“However, some characteristics of farmed species are not easily improved by genetic selection. Gene-editing technologies offer new opportunities to improve traits of relevance to sustainable production, including improving species’ health and welfare, and reducing environmental impact. These new technologies have the advantage of being specific by introducing a single, planned genetic change, with reduced potential for unplanned negative effects compared to other genetic engineering technologies.” 


Selective breeding programs are enabling genetic improvement of production traits, such as disease resistance, but progress is limited by the heritability of the trait and generation interval of the species. New breeding technologies, such as genome editing using CRISPR/Cas9 have the potential to expedite sustainable genetic improvement in aquaculture. Genome editing can rapidly introduce favourable changes to the genome, such as fixing alleles at existing trait loci, creating de novo alleles, or introducing alleles from other strains or species. The high fecundity and external fertilization of most aquaculture species can facilitate genome editing for research and application at a scale that is not possible in farmed terrestrial.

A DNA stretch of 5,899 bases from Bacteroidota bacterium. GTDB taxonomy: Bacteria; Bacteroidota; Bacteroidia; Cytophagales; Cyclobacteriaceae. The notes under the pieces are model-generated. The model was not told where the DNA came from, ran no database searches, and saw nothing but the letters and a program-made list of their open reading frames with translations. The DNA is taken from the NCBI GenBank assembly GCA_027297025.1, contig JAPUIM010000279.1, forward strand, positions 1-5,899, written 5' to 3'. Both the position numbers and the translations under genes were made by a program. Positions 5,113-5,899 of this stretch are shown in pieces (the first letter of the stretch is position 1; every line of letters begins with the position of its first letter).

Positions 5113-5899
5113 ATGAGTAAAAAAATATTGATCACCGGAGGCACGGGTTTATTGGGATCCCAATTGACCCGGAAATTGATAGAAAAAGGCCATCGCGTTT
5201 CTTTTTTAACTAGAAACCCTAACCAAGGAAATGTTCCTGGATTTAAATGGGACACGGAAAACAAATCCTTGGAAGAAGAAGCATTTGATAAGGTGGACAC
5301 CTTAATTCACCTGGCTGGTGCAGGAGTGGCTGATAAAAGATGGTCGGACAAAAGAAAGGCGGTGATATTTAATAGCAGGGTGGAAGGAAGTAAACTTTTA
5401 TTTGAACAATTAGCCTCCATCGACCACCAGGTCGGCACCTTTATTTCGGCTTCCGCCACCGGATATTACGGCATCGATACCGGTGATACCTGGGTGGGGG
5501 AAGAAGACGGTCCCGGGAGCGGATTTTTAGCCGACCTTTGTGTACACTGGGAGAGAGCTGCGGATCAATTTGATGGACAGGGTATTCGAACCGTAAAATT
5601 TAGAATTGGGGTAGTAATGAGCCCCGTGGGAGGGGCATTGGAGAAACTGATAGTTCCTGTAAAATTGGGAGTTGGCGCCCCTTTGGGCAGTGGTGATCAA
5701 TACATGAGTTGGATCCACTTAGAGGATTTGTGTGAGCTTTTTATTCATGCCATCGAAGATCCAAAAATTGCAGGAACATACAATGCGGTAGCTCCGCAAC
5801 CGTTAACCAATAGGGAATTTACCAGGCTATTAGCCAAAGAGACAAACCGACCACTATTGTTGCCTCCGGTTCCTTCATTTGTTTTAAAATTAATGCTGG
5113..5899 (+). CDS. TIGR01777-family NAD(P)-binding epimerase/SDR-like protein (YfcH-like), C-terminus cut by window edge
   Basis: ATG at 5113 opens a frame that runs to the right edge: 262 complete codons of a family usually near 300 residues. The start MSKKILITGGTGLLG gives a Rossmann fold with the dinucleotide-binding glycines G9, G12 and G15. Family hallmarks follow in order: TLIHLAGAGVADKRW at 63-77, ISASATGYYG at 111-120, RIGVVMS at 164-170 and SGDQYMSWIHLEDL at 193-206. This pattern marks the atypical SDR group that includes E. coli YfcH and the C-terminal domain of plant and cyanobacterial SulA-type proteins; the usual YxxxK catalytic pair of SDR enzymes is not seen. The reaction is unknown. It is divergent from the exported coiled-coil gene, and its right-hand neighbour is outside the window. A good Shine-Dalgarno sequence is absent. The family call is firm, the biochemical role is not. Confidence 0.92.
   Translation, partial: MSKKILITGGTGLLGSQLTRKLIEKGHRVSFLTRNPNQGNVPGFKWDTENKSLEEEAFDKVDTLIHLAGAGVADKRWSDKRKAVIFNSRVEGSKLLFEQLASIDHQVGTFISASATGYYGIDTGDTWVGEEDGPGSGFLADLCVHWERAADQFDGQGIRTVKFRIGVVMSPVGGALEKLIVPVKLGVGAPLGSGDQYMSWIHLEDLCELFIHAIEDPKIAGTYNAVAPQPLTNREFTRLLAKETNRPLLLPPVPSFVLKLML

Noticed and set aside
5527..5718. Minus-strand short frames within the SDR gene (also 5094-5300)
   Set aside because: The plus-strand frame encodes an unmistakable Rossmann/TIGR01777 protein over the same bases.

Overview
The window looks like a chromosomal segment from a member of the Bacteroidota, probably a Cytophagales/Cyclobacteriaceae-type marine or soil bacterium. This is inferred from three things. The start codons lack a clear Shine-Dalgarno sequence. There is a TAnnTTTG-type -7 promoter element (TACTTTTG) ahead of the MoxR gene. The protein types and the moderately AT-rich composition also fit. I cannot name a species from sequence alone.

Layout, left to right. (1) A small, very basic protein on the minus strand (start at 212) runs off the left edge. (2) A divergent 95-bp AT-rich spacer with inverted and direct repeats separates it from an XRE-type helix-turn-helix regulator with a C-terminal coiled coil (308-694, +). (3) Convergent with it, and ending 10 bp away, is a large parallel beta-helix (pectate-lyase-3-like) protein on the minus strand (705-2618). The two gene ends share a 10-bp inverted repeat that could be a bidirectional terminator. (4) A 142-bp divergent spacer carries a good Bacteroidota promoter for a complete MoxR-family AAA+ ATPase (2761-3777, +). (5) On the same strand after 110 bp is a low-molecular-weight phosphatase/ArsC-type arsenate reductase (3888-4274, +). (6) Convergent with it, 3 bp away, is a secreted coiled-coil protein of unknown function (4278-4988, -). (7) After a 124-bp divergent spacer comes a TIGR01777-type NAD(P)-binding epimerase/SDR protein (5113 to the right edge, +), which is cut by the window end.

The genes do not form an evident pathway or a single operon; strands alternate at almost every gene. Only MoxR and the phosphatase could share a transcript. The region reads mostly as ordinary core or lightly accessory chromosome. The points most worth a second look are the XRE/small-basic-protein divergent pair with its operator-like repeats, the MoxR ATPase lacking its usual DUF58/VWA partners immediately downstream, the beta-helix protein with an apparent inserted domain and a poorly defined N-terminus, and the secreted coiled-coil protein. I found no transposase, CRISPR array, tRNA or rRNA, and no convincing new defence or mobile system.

This is an excerpt from: Potential of Genome Editing to Improve Aquaculture Breeding and Production – co-authored by Remi L. Gratacap & Ross D. Houston, both from Roslin Institute, and Anna Wargelius &  Rolf Brudvik Edvardsen, both for the Institute of Marine Research, Bergen, Norway.
https://doi.org/10.1016/j.tig.2019.06.006